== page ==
I am 44, always being hold I look tired despite following the holy grail of sleep,water,antihistamines? (photo)

I am wondering if I fillers would solve my problem?

Doctor Answers 16

Tired look

Hi. The tired look is secondary to your heavy upper eyelids and fat herniation of the lower eyelids. A bilateral upper and lower blepharoplasty should give you an excellent result.

San Antonio Plastic Surgeon
4.9 out of 5 stars 51 reviews

Tired looking eyes, despite adequate sleep, hydration, and antihistamines, can be helped with a surgical and non-surgical combo

From my experience of over 20 years of doing eyelid surgery, patients constantly come in and say that they’re so sick of looking tired. There’s an unconscious communication that occurs when people meet you for the first time or when friends and family see you; the eyes have such a dramatic impact on how you communicate to others that it affects a person’s perception of you. When people look at you and see that you have puffiness under your eyes or you have extra hooding of skin over your eyes, then that communicates lack of energy and tiredness. There are also psychological studies where people look at the eyes alone and they made some conclusions as to the emotional state or the attractiveness of that individual.

Looking at your eyes, the dominant feature is the puffiness under your eyes. My recommendation based on the photos alone, in the absence of a physical examination, is lower eyelid blepharoplasty. This is a surgical procedure that involves addressing the puffiness that is caused by lower eyelid fat prolapse. In my practice, we perform this procedure under local anesthesia with LITE™ IV sedation which allows for quicker recovery. For someone who is relatively young, I would do a transconjunctival blepharoplasty which means addressing the fat pockets from the inside of the eyelid to avoid any outside scars and preserving the anatomy and support of the lower eyelids. In addition, we would also do other procedures such as fractional CO2 laser and platelet-rich plasma to help improve the skin quality. These non-surgical treatments would require a little bit more detail and evaluation of the skin and it’s something I can’t comment on based on your photos alone.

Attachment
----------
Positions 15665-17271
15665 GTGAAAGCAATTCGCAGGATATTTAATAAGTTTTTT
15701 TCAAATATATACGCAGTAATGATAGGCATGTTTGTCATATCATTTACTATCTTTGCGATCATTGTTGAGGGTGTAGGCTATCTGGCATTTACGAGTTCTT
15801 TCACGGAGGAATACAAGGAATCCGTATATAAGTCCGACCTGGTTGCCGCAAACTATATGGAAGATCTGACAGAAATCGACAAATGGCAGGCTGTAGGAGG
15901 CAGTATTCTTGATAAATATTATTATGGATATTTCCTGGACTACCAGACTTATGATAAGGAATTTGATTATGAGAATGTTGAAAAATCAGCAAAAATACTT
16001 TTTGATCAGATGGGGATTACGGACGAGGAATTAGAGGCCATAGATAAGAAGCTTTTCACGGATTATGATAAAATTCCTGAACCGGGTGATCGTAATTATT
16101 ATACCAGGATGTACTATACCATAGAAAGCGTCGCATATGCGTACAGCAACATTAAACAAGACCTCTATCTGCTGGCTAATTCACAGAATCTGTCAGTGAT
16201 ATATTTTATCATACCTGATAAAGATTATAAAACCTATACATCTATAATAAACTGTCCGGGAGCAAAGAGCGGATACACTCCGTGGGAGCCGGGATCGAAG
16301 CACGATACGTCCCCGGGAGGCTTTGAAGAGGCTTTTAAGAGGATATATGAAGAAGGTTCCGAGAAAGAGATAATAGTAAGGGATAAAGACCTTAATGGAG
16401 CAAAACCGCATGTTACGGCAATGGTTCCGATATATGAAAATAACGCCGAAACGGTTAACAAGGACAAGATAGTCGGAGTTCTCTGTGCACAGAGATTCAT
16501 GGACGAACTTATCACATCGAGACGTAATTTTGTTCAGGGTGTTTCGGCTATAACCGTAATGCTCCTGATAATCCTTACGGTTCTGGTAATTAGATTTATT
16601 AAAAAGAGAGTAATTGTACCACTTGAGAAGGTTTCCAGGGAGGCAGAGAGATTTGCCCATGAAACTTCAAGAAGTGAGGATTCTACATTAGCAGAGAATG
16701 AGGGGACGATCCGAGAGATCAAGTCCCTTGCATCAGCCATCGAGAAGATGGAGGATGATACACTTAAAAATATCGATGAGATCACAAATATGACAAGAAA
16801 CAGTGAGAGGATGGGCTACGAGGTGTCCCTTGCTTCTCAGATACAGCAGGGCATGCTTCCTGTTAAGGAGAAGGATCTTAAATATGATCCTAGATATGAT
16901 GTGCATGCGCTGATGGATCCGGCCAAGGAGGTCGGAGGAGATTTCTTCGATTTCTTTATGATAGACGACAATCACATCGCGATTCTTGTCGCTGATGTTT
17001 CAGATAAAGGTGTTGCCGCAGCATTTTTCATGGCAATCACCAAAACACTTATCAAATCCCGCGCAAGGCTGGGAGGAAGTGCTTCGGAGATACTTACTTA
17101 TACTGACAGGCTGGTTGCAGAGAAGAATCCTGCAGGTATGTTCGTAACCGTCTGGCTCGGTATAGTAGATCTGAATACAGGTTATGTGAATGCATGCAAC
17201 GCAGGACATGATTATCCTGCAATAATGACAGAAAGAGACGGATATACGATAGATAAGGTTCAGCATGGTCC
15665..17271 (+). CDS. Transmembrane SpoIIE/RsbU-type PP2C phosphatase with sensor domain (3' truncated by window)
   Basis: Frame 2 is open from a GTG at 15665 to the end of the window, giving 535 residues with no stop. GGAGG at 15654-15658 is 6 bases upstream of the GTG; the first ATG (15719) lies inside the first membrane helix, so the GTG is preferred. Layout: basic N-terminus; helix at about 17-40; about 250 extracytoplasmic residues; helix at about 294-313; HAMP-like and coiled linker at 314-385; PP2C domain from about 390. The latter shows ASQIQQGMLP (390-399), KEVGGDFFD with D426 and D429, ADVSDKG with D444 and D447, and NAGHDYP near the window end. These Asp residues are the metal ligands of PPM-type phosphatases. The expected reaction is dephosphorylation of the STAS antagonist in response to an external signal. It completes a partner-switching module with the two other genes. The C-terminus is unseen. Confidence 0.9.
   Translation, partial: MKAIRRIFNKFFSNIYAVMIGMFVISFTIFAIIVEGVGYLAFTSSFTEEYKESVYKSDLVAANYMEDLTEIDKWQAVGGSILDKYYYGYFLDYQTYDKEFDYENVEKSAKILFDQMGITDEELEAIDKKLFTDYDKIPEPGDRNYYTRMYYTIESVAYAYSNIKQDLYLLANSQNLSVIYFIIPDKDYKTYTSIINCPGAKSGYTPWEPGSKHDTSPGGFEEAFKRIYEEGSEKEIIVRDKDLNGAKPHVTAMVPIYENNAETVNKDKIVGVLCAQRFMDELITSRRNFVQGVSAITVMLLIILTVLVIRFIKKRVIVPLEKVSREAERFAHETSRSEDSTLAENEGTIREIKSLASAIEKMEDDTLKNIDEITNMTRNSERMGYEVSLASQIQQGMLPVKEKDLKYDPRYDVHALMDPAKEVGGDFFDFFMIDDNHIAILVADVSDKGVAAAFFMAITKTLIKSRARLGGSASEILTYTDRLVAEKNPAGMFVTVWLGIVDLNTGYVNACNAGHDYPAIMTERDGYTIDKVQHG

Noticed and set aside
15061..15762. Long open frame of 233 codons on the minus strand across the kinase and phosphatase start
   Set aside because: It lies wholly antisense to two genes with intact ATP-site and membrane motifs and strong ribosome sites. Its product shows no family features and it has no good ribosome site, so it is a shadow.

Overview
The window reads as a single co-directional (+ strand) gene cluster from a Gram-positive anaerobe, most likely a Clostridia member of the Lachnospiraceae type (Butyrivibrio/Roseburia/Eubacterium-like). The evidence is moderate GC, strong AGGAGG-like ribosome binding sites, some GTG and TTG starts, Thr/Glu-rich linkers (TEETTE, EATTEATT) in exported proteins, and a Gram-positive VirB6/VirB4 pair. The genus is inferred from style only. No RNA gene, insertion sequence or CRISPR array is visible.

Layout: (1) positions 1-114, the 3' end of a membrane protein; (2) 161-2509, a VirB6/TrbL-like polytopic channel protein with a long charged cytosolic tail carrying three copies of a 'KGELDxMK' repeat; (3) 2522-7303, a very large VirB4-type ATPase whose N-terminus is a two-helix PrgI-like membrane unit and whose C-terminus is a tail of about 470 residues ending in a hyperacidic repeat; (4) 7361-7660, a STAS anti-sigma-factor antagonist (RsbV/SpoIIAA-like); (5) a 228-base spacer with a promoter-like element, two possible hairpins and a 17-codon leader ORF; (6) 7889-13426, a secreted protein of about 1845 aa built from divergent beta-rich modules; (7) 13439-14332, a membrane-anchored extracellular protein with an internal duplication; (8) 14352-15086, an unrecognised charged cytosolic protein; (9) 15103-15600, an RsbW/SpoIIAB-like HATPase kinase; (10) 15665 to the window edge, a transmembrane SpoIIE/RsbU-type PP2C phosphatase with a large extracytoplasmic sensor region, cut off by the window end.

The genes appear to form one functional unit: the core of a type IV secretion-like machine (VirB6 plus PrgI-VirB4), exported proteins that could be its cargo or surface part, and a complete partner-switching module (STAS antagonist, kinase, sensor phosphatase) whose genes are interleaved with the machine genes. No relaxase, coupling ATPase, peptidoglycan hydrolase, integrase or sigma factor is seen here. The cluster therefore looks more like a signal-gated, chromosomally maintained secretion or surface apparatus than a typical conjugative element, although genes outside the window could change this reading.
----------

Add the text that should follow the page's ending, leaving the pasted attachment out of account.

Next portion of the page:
The lower eyelids are an interesting choice for someone who has a little bit of hooding. Sometimes, people who have full upper eyelids say they don’t want to change that, so I don’t push them. It’s up to them to make a decision of what they want to do. Some patients, who had a tight and full upper area when they were young, unfortunately, lost volume and the skin now looks loose and hanging. To evaluate the need for surgery, I use a Q-tip and roll the skin to show them what their upper eyelid could potentially look like after. Most of the time, I would do a conservative removal for someone who has had a full eyelid for most of their life.

I think that fillers are not likely to be a benefit to you and that you should investigate some type of eye rejuvenation procedure. I suggest that you find some experienced and qualified cosmetic surgeons who you can meet with and get a sense of their style and your confidence of them to do the procedure you desire. If you feel comfortable and safe, move forward with the procedure. I hope that was helpful, I wish you the best of luck, and thank you for your question.

Amiya Prasad, MD
New York Oculoplastic Surgeon
4.3 out of 5 stars 70 reviews

Facial heaviness and tired look

If you are always being told that you have a tired look, you might want to be seen by a plastic surgeon to be properly evaluated for either fillers/botox and/or facial surgical procedures. Good luck.

Steven Wallach, MD
New York Plastic Surgeon
4.1 out of 5 stars 29 reviews

Sometimes combining surgical with non-surgical treatments will give you the best outcome.

The lower eyelid area is one of the most challenging areas to address.There are both surgical and non-surgical options depending on your particular anatomy. Sometimes combining surgical with non-surgical treatments will give you the best outcome.

I recommend that you consult with your local board certified Facial Plastic Surgeon who can thoroughly evaluate your history and design a treatment plan that is right for you.